"Torch Songs" and "Cast Iron Ballads": Deep Cuts from the Planet Waves Era

On his 1973 album Planet Waves, Bob Dylan seems to be caught in between two words: the domestic tranquility represented by New Morning and the dark sad night of Blood on the Tracks. Songs like "On a Night Like This" represent that maybe the party with friends far and wide isn't quite over, while "Forever Young" serves as a touching tribute to his children, a truly moving and heartfelt song that uplifts the sacred duty of parenthood to the spiritual.

We've got friends, children, and big dreams, but what else? The romance. There are four major songs of romantic involvement from this era that also are worth mentioning: "Nobody 'Cept You", "The Wedding Song", "Dirge", and "Going, Going, Gone".

"Nobody 'Cept You", a tune recorded for Planet Waves that didn't see the light of day until the first Bootleg Series in 1991. Everything about the song, from the sound to the lyrical content, suggests it would've fit snugly on Planet Waves, but never made the cut.

The song follows a simple G-D-G chord pattern only to be thrown off with some scattered E minor and C chords. In other words, the song seems to be hesitant at first, but Dylan jumps in the melodic saddle around the ten-second mark. From that point on, Dylan and his band are locked in, as a distant organ pairs with a sliding lead guitar to provide a simple, yet somehow intense accompaniment to "raw Dylan"- the man and his acoustic.

For a song that clocks less than three minutes, it packs a lot of punch. It is a song of utter devotion, a song that captures Dylan at his mid 1970's peak, as the singer catches the rhythm of Robbie Robertson's lead guitar exclaiming that he's "a stranger here and no one sees me" and that "everyone wants my attention/ everyone's got something to sell' 'cept you/ yeah you". This self-described "torch" or "cast-iron" ballad is as raw as they come, as it presents romantic love as a shelter from the storm.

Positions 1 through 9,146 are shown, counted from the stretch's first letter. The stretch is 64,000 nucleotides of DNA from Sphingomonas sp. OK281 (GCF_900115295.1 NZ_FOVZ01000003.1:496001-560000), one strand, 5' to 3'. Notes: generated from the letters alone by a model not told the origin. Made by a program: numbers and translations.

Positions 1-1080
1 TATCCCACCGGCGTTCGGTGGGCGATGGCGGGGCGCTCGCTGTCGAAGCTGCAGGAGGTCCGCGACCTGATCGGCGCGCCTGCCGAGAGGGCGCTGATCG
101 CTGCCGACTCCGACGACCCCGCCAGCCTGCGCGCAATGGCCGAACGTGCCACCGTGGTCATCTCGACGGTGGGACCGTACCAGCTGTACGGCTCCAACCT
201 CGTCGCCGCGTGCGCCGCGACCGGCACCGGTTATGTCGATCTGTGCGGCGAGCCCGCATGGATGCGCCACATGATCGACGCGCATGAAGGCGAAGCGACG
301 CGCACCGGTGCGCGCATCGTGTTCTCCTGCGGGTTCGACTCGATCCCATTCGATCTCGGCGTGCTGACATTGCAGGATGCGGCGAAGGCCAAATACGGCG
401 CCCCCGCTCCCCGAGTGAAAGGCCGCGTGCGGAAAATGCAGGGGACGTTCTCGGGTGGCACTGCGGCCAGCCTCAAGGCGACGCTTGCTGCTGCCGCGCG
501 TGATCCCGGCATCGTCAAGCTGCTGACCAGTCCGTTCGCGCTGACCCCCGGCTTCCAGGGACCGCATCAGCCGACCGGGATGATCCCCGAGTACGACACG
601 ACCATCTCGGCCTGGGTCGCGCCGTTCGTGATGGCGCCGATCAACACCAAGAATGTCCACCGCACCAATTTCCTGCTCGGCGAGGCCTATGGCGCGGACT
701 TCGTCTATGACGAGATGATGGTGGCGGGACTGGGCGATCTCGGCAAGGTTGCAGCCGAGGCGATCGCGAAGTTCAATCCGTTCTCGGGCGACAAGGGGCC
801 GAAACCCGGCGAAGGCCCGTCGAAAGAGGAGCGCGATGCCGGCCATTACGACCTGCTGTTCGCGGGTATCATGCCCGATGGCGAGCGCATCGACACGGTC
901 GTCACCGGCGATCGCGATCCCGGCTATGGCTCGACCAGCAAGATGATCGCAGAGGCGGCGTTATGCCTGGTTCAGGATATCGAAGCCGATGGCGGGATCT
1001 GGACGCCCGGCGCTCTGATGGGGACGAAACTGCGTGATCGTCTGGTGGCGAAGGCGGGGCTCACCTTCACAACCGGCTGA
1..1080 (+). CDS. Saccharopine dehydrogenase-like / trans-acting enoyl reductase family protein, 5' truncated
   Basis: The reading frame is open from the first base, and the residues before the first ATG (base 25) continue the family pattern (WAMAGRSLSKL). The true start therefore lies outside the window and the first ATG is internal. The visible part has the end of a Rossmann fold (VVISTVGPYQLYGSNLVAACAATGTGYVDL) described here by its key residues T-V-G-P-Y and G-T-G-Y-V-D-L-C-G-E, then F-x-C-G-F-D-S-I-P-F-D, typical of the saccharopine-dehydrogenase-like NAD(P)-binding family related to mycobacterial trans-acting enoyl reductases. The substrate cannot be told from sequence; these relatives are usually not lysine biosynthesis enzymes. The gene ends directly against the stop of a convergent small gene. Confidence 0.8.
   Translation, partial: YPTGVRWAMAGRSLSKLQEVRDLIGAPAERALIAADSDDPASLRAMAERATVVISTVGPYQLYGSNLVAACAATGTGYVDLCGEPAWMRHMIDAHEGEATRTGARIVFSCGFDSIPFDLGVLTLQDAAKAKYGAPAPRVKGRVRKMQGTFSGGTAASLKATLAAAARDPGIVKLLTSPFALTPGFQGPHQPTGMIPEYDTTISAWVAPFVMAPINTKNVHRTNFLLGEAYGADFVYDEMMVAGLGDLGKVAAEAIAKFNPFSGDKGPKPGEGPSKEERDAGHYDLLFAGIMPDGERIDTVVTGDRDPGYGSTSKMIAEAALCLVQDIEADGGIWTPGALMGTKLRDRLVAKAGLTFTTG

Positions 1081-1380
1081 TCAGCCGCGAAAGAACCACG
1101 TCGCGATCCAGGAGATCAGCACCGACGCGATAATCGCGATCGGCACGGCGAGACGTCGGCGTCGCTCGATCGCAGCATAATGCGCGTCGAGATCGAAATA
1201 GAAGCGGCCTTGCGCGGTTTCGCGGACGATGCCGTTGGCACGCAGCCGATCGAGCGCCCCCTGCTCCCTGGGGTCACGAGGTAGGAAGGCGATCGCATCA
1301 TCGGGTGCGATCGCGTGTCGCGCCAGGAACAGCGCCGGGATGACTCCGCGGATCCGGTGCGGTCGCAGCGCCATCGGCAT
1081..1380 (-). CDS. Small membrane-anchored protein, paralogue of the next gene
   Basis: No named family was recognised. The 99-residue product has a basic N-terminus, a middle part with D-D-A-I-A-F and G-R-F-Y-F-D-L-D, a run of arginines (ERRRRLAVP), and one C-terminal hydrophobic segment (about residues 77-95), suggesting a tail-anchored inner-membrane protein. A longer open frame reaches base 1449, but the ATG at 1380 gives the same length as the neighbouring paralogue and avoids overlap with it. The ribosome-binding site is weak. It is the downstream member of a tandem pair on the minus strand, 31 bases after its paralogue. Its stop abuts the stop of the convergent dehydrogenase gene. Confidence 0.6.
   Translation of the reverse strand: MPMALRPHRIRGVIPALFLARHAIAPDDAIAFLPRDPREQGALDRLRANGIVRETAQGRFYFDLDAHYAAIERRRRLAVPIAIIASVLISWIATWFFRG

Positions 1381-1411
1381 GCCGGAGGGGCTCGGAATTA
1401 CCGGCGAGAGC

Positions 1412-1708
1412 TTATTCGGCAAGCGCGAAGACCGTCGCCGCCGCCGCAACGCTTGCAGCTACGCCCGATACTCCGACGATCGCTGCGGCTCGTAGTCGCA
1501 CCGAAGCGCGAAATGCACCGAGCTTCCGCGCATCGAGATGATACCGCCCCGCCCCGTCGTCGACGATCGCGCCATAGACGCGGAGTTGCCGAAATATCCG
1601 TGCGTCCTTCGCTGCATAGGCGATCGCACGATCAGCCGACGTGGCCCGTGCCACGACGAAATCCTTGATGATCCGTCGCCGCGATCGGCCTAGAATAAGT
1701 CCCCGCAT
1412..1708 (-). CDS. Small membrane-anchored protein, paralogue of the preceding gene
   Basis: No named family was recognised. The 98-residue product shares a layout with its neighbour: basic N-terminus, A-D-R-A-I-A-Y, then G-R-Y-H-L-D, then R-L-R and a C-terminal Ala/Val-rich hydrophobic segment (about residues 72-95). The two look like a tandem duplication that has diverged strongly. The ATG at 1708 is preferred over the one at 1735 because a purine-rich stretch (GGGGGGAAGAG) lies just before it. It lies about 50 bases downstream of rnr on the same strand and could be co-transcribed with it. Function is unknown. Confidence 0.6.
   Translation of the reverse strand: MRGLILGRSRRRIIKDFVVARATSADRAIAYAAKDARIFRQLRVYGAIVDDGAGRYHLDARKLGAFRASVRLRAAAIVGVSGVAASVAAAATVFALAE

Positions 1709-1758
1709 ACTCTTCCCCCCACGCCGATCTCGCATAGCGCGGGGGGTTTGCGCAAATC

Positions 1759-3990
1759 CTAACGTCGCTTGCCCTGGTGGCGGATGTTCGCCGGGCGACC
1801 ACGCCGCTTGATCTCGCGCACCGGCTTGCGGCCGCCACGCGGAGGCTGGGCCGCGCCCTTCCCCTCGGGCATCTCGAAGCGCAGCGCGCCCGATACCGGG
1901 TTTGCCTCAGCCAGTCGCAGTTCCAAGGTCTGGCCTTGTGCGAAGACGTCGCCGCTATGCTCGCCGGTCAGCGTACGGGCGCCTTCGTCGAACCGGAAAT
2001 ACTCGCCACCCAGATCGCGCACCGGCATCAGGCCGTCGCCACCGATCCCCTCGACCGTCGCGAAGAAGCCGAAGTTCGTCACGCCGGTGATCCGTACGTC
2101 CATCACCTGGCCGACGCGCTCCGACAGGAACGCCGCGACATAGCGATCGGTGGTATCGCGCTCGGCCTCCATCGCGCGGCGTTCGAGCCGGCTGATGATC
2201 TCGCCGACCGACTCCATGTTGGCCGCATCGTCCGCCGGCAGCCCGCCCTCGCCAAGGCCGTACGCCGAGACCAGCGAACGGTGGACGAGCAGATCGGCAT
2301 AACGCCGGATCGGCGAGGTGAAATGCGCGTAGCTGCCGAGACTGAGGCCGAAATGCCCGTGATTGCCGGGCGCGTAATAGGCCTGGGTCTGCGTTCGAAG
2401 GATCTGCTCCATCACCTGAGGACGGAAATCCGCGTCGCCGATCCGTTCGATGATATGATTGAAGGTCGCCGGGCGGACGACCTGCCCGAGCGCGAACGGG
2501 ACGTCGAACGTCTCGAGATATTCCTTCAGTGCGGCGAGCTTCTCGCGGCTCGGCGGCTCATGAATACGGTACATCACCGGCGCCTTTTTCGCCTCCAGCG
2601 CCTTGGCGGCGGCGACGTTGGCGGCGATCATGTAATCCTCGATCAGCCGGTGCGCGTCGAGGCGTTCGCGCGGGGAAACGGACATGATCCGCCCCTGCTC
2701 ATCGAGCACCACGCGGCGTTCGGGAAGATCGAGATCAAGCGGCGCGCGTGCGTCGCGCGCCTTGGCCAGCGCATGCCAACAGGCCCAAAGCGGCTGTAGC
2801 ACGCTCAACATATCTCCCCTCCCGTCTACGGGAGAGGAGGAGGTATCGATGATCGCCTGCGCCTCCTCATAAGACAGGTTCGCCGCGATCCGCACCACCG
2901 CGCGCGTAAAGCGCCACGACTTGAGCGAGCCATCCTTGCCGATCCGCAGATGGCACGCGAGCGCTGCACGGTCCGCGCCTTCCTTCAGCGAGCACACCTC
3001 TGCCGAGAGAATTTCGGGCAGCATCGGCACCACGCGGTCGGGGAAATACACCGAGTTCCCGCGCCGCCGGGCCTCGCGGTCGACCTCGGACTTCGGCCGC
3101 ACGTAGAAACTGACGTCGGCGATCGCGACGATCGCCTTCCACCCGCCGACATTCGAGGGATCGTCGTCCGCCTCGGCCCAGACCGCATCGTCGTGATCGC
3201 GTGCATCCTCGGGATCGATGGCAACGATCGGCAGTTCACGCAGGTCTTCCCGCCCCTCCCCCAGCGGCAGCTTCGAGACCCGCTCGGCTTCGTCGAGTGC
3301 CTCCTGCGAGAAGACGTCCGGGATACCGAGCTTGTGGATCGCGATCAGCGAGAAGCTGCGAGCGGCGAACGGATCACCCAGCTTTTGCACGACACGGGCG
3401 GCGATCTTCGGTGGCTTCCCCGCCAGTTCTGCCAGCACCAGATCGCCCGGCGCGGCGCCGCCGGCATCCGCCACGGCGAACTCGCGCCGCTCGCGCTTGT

28 years later, the singer would echo a similar lament in his masterpiece "Mississippi"- "walking through the leaves/ falling from the trees/ feel like a stranger/ nobody sees".

Also from the Planet Waves era lies another hidden gem: "The Wedding Song", which sounds like it has one foot in the sentiments of romantic commitment featured on Planet Waves and the other in his songs of romantic lament on 1975's Blood on the Tracks. "The Wedding Song", much like "Nobody 'Cept You", it is a song of devotion- "I love you more than ever more than time/ more than love/ I love you more than money/ more than the stars above" and a song of brokenness in equal parts- "what's lost is lost/ we can't regain what went down in the flood". There's a certain sense of trouble, here, on Dylan's part, as his steady playing on the acoustic guitar works in unison with his desperate voice to give light to a song that contains deep layers of love, fear, loneliness, and community.

Dylan would claim on the pitch-black, regret-filled lament "Dirge" that "there are some who worship loneliness/ I'm not one of them/ in this age of fiberglass I'm searching for a gem/ the crystal ball up on the wall/ has it shown me nothing yet?/ I've paid the price of solitude/ but at least I'm out of debt". If "Nobody 'Cept You" and "The Wedding Song" have some hope and desperation in them, "Dirge" just has the desperation. The death rattle of the acoustic guitar pairs with a piano that paints a bleak, yet emotionally moving picture.

Lastly, the second track of Planet Waves, "Going, Going, Gone", bids farewell. Unlike "Nobody 'Cept You" and the "Wedding Song", there isn't an expression of desire and love detected in this song. Instead, a sort of resignation takes hold, underneath a veneer of piano, drums, and a snarky lead guitar. "Going, Going, Gone" also features Bob ignoring his grandmother's advice to don't "let you and your one true love ever part".

Taken together, these (almost) four songs off of Planet Waves help paint a masterpiece portrait of love. It isn't always pretty, but it's always on our minds.


  1. Thanks for this Stefun. It's my favorite Dylan album and one that's often overlooked.

  2. Never tire of listening to Nobody 'Cept You.

  3. Robbie Robertson. Not Robby. Excellent article though.

  4. I just listened to a version of Abandoned Love today by Willie Nile. I need to listen to more of his work. I heard, through Expectingrain.com that he is playing in Hopewell, NJ next weekend.

    1. I haven't heard much of Nile but I know Bruce Springsteen likes him, which means he is worth checking out.


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